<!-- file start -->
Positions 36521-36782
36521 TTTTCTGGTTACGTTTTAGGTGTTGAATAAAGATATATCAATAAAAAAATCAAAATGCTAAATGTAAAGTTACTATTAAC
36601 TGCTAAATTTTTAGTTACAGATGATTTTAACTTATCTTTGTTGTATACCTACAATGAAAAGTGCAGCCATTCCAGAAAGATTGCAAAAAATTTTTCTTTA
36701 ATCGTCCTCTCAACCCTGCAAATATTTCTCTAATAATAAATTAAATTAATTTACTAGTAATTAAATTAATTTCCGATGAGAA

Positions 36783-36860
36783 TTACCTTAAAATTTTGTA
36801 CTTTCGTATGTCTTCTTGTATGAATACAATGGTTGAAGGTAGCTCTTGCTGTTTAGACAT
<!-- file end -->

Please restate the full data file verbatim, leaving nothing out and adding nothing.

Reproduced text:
Positions 36521-36782
36521 TTTTCTGGTTACGTTTTAGGTGTTGAATAAAGATATATCAATAAAAAAATCAAAATGCTAAATGTAAAGTTACTATTAAC
36601 TGCTAAATTTTTAGTTACAGATGATTTTAACTTATCTTTGTTGTATACCTACAATGAAAAGTGCAGCCATTCCAGAAAGATTGCAAAAAATTTTTCTTTA
36701 ATCGTCCTCTCAACCCTGCAAATATTTCTCTAATAATAAATTAAATTAATTTACTAGTAATTAAATTAATTTCCGATGAGAA

Positions 36783-36860
36783 TTACCTTAAAATTTTGTA
36801 CTTTCGTATGTCTTCTTGTATGAATACAATGGTTGAAGGTAGCTCTTGCTGTTTAGACAT